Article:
New Zealanders are being left in the dark over the Trans Pacific Partnership Agreement (TPPA) negotiations says a concerned group of organisations.
Robert Reid, National Distribution Union [NDU] general secretary says, “Everything is being done in secret and the government is not even allowing it to be debated in a select committee.”
Mr Reid is one of 13 signatories to a petition to the government requesting a select committee hearing on the implications of the proposed TPPA.
Other signatories include the Council of Trade Unions (NZCTU) and individual unions, Oxfam, Public Health Association, Society of Authors, ICT group NZ Rise, and the Campaign Against Foreign Control of Aotearoa.
TPPA is an Asia-Pacific regional trade agreement currently being negotiated between New Zealand and eight other partners – United States, Australia, Vietnam, Singapore, Malaysia, Chile, Brunei and Peru.
The Foreign Affairs Defence and Trade select committee only agreed that the first signatory, NZCTU President Helen Kelly, could present additional written information.
Ms Kelly said, "What we wanted was to have a debate in parliament through a select committee which is an open process about what our concerns are. Even the select committee won’t know what’s going on in the negotiations.”
She said a parliamentary forum was needed to talk about things like pharmac, intellectual property and public services.
“This is like the government passing a law without talking to anybody about it. It will bind this parliament, future parliaments and future generations,” says Ms Kelly.
Mr Reid says that while one could only guess the content of the TPPA, under the investor status part of the agreement, it appeared that members of the agreement would have the right to sue if a country passes laws or makes regulations that affected the profitability of a multinational company.
Lack of democratic process disappointing
The TPPA negotiations should be carried out with more transparency, said John Stansfield, campaign director for Oxfam.
“It’s going to be used by U.S. pharmaceutical industry as a way of preventing people from having access to cheap medicine," he said.
“We are disappointed that the government elected not to send the matter to a public hearing at a select committee where all of the voices could be brought to bear and there could be some real public debate about what are the actual benefits.”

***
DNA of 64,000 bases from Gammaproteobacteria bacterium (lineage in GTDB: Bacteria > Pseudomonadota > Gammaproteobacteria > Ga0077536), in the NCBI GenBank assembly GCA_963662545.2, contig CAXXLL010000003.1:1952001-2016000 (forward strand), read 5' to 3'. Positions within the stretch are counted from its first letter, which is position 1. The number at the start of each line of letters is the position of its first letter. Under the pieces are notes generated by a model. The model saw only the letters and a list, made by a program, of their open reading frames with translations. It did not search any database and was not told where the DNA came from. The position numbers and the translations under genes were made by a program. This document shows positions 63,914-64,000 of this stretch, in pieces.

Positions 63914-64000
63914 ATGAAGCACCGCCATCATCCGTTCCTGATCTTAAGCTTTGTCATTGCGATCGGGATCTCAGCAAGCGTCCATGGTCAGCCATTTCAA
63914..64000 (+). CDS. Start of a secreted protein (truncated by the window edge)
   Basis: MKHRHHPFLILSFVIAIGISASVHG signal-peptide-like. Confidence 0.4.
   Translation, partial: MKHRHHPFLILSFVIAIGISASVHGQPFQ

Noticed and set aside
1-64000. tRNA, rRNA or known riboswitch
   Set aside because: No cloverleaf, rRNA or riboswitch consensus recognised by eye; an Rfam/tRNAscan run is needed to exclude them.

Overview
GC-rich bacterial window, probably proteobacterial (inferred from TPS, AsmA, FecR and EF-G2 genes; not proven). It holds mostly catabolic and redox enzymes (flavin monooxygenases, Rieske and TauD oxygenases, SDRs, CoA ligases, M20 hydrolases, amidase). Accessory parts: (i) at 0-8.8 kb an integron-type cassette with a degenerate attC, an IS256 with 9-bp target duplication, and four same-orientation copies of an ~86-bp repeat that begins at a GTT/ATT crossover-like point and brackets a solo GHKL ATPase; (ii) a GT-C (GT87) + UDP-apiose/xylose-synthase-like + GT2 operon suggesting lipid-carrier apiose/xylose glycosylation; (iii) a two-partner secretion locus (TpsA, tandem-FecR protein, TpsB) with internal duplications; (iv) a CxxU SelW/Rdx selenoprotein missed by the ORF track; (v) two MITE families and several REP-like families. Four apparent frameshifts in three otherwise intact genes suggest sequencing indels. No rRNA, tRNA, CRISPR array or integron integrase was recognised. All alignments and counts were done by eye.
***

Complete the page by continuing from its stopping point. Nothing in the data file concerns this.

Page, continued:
Maggie Tarver, the New Zealand Society of Writers’ chief executive, also deplores the lack of democratic process and was concerned that no information would be released until the deal was done.
She is worried about U.S. proposals to replace New Zealand’s fair trading laws with fair use practices which are wider and non-specific.
“It is common knowledge that there are a large number of cases in America that actually do go to the courts to determine whether the use of somebody’s copyrighted material was fair use or not,” says Ms Tarver. “So we actually think that the fair dealing, which is what we have here, is far better than fair use.
“Culturally we have concerns about it as well, because there are other restrictions with regards to how we can favour New Zealand writers (and) film producers in New Zealand, if the fair dealing comes in…
“We feel strongly that the only people that will gain out of a TPPA with Americans are the Americans,” says Ms Tarver.
Professor Jane Kelsey, Associate Dean at Auckland University’s Law School, says the TPPA talks are being conducted behind closed doors to avoid criticism.
Professor Kelsey is a well-known critical New Zealand commentator on issues of globalisation, structural adjustment and decolonisation.
“They (National-led government) are on very shallow ground in being able to show any positive commercial outcomes and are aware that a TPPA would impact on many more sensitive areas of regulation and policy than the current discussion centred on Pharmac.
“Pressure not to make concessions in those areas will make it too hard to conduct the negotiations. Hence, the secrecy,” Ms Kelsey said.
A human rights impact assessment prepared by Ms Kelsey and university staff in May, predicted that the agreement would introduce “’investor-state dispute resolution’ allowing corporations to sue the government, weakening of the Pharmac regime and challenges to GE food labelling laws, amongst other things.”
John Hayes, chairman of the Foreign Affairs Defence and Trade select committee could not be reached for comment.